Defense Secretary Mattis: Staying in Iran Nuclear Deal Is in U.S. Security Interests

Mattis' statement comes less than two weeks before President Trump must decide whether to re-certify the deal

Amir Tibon
Amir Tibon
U.S. Defense Secretary Jim Mattis speaks during a press conference with Afghan President Ashraf Ghani, and NATO Secretary General Jens Stoltenberg at presidential palace in Kabul, Afghanistan on Wednesday, September 27, 2017.
U.S. Defense Secretary Jim Mattis speaks during a press conference with Afghan President Ashraf Ghani, and NATO Secretary General Jens Stoltenberg at presidential palace in Kabul, Afghanistan on WedneCredit: Rahmat Gul/AP
Amir Tibon
Amir Tibon

U.S. Secretary of Defense James Mattis said Tuesday that remaining a party to the nuclear deal with Iran is in the United States' national security interests. Mattis, who was testifying before Congress, was asked directly by Senator Angus King (I-ME) if he thought it was in the U.S. National interest to remain in the deal, Mattis replied, "yes, I do."

Mattis' statement comes 12 days before U.S. President Donald Trump's deadline to decide whether or not to re-certify Iran's compliance with the terms of the agreement. Should the U.S. decide that Iran is violating the accord, as Trump implied in his UN speech, this in effect would decertify it and lead to possible American withdrawal from the deal. A number of recent news reports quoted Trump administration officials as saying the president was leaning in that direction.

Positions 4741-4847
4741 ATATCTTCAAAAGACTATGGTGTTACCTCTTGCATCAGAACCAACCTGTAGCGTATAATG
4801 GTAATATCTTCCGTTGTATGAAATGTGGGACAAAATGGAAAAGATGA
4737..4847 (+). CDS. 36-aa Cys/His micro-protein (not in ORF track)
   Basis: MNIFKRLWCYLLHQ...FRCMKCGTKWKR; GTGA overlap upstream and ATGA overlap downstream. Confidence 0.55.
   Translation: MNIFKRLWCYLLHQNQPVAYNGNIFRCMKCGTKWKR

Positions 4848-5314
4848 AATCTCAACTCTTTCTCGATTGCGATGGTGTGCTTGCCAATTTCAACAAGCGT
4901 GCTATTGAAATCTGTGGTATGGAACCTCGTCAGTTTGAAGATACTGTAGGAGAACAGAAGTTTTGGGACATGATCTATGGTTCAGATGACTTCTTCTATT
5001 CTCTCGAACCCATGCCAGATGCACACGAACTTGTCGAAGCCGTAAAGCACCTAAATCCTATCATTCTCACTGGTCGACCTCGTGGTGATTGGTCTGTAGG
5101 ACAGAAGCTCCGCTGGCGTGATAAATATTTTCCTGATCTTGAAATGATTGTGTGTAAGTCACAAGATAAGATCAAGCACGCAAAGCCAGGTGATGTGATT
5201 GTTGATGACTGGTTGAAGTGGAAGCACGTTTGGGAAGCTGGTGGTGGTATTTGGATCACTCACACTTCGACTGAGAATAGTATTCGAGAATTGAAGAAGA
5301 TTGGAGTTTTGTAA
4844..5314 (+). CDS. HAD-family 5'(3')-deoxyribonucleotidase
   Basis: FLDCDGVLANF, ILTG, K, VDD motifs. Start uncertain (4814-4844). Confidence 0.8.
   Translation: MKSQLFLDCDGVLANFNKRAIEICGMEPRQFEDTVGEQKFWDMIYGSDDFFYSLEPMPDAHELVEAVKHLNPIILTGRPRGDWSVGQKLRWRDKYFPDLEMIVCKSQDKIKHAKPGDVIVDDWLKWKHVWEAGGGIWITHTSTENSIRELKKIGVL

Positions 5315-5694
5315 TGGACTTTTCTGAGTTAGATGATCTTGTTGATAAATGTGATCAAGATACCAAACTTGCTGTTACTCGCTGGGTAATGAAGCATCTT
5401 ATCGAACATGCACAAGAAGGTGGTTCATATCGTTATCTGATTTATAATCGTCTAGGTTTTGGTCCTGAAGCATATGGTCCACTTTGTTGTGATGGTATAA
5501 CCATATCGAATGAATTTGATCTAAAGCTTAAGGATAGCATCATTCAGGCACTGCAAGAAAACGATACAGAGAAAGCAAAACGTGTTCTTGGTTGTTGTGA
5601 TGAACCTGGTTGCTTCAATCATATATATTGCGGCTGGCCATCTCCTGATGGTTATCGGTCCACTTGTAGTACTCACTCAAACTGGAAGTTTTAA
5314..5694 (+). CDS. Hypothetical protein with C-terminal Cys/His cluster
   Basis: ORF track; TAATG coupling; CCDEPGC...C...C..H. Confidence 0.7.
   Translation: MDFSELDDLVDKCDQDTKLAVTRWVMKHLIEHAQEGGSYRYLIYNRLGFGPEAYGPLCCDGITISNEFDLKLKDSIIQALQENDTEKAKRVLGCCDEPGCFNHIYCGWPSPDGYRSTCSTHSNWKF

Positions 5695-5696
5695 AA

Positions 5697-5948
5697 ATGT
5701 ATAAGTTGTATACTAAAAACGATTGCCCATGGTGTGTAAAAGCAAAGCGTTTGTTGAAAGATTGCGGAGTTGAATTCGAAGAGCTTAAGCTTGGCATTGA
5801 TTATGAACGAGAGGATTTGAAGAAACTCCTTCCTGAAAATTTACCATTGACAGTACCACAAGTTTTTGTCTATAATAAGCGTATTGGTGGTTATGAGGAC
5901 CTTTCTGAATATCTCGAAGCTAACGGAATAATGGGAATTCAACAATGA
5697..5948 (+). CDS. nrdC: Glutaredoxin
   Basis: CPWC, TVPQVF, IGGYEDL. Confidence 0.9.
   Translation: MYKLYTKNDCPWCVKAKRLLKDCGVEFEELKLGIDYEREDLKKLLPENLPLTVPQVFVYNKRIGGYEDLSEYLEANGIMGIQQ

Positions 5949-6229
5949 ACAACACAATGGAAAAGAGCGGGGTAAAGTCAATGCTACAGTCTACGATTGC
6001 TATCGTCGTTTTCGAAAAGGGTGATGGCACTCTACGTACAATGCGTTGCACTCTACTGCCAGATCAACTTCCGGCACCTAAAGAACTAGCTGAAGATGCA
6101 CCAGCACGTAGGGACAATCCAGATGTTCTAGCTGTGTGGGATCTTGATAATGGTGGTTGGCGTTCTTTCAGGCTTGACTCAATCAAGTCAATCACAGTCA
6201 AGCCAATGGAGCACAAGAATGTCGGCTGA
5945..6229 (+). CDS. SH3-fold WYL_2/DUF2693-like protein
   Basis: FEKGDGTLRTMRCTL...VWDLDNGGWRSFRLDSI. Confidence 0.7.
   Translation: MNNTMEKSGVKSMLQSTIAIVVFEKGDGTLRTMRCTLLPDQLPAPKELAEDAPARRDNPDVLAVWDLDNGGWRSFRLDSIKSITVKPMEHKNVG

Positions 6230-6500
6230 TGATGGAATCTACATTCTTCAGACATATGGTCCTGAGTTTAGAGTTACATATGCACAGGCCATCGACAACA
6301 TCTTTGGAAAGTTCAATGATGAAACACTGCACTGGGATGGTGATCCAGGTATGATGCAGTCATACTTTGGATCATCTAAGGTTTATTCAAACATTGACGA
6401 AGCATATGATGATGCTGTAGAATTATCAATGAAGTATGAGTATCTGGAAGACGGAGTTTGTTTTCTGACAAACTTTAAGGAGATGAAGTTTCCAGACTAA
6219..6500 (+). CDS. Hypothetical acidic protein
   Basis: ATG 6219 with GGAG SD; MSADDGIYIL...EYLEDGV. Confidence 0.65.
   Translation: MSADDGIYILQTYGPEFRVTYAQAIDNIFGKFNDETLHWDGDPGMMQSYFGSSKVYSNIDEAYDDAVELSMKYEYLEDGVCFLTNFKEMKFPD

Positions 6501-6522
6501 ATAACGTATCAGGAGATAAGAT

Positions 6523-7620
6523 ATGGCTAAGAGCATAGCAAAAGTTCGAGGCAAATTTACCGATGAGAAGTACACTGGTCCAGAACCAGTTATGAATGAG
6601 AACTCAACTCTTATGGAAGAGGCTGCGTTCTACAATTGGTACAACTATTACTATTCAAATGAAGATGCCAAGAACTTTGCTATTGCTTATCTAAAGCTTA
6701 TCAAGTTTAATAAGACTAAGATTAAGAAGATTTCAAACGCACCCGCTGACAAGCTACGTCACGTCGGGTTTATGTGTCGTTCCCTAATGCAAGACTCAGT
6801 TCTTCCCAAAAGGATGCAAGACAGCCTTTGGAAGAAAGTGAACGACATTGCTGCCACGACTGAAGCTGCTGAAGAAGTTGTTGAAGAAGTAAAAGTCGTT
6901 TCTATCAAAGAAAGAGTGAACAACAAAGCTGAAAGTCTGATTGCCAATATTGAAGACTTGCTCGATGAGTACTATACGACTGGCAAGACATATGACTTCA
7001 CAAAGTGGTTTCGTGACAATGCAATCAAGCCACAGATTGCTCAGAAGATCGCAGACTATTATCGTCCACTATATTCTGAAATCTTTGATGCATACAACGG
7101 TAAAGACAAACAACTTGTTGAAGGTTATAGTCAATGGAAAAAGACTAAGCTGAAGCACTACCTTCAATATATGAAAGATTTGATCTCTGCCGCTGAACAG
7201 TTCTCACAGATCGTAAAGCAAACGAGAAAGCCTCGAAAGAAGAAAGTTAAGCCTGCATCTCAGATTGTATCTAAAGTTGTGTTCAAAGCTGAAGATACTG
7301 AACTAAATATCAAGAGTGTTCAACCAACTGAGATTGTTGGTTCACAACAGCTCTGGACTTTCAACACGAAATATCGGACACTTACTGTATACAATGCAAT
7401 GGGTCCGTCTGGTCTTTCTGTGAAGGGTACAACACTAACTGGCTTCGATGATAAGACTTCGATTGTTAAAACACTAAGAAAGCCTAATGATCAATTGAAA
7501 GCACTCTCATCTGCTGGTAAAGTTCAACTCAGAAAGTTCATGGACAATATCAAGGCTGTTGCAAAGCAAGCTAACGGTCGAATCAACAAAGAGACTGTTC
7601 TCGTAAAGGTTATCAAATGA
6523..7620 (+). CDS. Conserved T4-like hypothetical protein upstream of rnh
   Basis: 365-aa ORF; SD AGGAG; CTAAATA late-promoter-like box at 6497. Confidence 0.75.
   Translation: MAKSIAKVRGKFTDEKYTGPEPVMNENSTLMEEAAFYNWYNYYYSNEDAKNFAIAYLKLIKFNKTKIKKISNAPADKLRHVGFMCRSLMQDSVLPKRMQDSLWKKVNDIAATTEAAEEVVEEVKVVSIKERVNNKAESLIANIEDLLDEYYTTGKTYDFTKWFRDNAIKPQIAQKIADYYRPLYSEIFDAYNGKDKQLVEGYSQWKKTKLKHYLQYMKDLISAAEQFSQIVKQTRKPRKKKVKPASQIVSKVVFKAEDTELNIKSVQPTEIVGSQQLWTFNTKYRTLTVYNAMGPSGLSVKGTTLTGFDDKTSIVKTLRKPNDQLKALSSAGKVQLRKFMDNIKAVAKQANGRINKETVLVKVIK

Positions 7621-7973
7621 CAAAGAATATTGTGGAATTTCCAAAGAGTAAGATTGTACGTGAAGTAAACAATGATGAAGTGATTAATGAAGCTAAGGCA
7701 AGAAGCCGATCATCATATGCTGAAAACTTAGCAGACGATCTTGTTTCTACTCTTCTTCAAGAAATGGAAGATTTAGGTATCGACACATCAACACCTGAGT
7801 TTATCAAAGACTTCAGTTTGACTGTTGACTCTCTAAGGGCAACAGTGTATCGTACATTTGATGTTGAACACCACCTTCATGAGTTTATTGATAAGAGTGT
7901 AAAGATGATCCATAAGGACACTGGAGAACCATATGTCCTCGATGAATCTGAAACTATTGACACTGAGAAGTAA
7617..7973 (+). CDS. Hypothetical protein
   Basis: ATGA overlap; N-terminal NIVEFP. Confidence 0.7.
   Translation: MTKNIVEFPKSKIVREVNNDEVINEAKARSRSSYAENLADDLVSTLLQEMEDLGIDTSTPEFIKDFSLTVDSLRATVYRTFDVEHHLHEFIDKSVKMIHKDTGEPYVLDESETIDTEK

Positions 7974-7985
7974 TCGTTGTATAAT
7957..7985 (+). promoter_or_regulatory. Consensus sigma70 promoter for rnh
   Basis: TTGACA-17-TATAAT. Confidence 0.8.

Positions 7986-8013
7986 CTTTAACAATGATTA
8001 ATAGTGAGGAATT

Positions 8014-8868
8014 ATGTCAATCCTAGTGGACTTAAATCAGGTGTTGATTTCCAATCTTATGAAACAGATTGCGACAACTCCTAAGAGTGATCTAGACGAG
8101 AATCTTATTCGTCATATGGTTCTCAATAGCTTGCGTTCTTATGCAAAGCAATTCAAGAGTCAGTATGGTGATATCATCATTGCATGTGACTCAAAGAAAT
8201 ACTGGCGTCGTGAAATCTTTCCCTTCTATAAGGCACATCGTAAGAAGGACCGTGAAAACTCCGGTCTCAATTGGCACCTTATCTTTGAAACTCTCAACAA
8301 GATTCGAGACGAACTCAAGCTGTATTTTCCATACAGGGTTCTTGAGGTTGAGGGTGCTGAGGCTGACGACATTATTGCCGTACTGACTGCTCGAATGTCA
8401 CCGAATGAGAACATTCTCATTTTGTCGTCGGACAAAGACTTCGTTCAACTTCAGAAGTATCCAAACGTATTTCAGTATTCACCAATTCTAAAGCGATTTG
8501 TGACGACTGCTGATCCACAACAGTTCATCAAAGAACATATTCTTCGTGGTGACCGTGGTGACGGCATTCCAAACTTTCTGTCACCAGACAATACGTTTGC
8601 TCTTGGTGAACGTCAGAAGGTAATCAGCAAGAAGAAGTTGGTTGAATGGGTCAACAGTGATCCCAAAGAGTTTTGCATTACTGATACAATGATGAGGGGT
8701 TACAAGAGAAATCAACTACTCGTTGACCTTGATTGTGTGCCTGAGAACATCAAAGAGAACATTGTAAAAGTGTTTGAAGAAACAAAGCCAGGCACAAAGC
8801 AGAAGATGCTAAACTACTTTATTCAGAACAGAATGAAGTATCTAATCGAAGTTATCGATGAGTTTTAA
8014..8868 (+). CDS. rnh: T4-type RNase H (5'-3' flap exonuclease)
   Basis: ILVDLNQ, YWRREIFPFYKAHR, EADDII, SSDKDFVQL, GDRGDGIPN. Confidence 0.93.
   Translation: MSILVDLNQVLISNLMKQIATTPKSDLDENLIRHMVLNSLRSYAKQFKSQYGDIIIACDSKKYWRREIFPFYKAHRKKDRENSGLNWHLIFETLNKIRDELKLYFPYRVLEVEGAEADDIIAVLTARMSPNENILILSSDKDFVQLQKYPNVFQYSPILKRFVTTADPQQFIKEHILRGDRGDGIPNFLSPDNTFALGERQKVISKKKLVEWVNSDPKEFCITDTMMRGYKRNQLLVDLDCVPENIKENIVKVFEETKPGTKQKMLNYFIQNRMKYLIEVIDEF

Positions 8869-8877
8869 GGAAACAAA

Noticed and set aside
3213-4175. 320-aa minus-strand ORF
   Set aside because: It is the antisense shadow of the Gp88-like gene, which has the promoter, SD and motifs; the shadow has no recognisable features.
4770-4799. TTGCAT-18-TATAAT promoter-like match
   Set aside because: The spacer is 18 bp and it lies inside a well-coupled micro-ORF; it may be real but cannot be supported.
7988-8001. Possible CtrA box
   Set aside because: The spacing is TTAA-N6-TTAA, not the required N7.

At his speech to the UN General Assembly last month, Trump called the Iran nuclear deal "an embarrassment to the United States and I don't think you've heard the last of it, believe me." Trump continued to say Iran's behavior is in contrast to many of its neighbors, such as Saudi Arabia, who have vowed to fight terrorism.

Mattis was one of three senior administration officials - together with Secretary of State Rex Tillerson and National Security Adviser General H.R. McMaster - who urged Trump to keep the U.S. committed to the nuclear deal back in August - the last time Trump had to make a decision whether to re-certify the deal.

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